R.B.: Our emphasis in assessing manuscripts is on the quality and originality of the research, not the age, affiliation or educational background of the submitting author.

H.W.: None.

M.C.: No.

What are the characteristics of an ideal article?

R.B.: Beyond meeting the general technical criteria outlined above, an ideal article is written in a style that is accessible to anyone and easily conveys its meaning, avoiding jargon or convoluted phrasing. It should have a punch from the very beginning that says at once what is new about the research being presented and why it is of interest to all readers, not just those with an expertise in the field.

H.W.: Originality; relevance; clarity; appropriate research design and methods in empirical articles.

M.C.: It should make a contribution to the academic literature, be theoretically informed and analytical.

What is the rejection rate of your journal? What are the main reasons for the rejection of a manuscript?

R.B.: We reject around 80% of submissions to the journal. The main reasons for rejection are lack of originality, sloppy scholarship, and/or unconvincing results.

H.W.: We accept around 14% of submitted papers.

M.C.: We reject around 80% of submissions.

What recommendations do you have for young scholars looking to publish their first article in a scholarly journal?

R.B.: Young scholars looking to publish their first article in a scholarly journal should a) ensure that they understand the submission criteria and meet them exactly; b) read several articles from that journal to familiarise themselves with the style and standard of presenting their research; and c) consider submitting first to a journal that is not one of the most prestigious so that they have a greater likelihood of success and can experience and benefit from the peer review process and the feedback provided.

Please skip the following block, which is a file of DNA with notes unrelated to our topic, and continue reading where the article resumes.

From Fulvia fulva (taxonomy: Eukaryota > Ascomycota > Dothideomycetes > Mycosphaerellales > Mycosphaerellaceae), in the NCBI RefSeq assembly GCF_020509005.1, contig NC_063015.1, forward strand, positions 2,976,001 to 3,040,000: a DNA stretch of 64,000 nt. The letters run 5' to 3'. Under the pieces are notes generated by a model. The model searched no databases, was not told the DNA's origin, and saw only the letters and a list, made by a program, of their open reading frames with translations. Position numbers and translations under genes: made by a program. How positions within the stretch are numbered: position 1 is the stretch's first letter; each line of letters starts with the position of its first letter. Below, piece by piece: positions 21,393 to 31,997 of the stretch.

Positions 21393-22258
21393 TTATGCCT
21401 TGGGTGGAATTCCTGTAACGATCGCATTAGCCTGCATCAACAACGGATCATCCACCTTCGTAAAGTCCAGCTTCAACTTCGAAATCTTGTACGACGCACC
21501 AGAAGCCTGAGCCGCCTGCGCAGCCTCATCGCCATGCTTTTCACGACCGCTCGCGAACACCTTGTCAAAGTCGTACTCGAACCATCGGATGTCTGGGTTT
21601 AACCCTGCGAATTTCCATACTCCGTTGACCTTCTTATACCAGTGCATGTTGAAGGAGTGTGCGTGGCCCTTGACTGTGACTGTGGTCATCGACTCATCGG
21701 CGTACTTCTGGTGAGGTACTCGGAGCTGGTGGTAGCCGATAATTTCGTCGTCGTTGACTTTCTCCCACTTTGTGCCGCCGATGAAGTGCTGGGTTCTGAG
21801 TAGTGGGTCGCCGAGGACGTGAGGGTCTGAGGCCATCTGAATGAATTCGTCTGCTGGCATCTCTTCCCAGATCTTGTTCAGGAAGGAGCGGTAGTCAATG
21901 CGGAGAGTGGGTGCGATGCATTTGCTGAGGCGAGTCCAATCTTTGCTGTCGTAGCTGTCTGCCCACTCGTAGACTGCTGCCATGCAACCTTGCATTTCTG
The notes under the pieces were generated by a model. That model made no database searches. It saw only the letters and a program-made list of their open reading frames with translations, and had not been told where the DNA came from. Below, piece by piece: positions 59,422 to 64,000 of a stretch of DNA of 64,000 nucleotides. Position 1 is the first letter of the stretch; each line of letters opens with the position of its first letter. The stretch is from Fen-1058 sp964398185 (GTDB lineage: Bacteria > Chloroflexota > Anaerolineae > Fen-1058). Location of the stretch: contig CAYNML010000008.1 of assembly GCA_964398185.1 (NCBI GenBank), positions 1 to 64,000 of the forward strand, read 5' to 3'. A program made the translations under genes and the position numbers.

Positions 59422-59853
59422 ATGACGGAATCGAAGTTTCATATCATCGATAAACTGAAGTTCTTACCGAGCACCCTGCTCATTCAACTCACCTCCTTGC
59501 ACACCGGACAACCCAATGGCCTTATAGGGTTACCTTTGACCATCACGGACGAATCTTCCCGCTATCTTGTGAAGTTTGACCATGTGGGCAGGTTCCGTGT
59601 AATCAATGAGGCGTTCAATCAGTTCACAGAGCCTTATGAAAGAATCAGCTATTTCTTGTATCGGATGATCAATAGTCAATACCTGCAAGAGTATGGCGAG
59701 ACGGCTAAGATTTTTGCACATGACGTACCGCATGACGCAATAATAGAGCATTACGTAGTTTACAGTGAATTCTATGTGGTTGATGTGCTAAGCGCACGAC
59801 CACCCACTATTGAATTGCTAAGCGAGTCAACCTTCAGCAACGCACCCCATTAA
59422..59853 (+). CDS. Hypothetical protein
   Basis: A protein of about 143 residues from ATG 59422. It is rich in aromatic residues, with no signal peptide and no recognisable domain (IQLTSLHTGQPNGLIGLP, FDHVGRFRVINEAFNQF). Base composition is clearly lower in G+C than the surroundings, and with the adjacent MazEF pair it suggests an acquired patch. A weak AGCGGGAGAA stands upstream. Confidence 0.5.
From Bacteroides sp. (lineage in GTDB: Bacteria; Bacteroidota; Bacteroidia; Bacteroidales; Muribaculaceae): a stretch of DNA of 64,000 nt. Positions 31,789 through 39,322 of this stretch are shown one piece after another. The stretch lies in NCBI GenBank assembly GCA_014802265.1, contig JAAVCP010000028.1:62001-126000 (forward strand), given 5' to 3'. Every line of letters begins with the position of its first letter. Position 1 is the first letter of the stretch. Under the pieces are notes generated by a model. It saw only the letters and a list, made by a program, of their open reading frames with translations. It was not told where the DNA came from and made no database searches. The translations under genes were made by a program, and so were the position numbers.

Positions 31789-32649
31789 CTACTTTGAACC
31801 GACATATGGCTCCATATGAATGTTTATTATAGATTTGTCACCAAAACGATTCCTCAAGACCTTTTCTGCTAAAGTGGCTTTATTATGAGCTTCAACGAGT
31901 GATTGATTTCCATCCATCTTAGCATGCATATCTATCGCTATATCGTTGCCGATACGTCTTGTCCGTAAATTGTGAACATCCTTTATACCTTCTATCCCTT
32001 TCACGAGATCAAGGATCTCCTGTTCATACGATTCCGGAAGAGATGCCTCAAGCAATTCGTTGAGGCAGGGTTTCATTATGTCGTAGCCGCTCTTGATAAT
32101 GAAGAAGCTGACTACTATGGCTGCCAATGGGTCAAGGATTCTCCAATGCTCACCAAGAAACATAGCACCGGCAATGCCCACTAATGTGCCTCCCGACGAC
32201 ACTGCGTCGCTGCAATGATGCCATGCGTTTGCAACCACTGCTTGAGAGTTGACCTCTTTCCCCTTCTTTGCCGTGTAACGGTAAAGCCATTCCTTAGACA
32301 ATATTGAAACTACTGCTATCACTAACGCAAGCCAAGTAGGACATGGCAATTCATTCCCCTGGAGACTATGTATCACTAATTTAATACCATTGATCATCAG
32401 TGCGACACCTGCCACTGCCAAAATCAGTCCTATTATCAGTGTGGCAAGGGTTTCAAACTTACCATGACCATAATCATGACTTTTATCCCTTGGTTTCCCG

H.W.: Get plenty of advice from experienced colleagues and from audiences at conferences before submission. Look at what the journal publishes and judge whether it is likely to be interested in what you are doing.

M.C.: Make sure that your article has been read and commented on many times before you think about submitting to a journal, and that you have responded to the criticism you receive.

What recommendations do you have for foreign scholars looking to publish in British journals?

R.B.: Our recommendations for foreign scholars looking to publish in British journals are no different to the above, apart from of course ensuring a high standard of English in the article. If the English is poor then the editors will not receive a very good impression when the article is first submitted and they will be reluctant to request from reviewers that they give up their time to read and comment on it. It is unlikely that articles with a poor standard of English will be sent out for review.

H.W.: British journals are typically international in orientation. They expect authors submitting papers to be aware of international developments in the sub-field of political science concerned. This can be difficult for scholars in countries like Russia; but it is essential if the author is to get an acceptance.

M.C.: For non-native speakers it is sensible to get the paper checked over by a native speaker. We cannot publish articles in poor English, and we do not have in house language editing services. Otherwise the advice is the same for all scholars.

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  1. In your opinion, what are the US long-term goals for Russia?
    U.S. wants to establish partnership relations with Russia on condition that it meets the U.S. requirements  
     33 (31%)
    U.S. wants to deter Russia’s military and political activity  
     30 (28%)
    U.S. wants to dissolve Russia  
     24 (22%)
    U.S. wants to establish alliance relations with Russia under the US conditions to rival China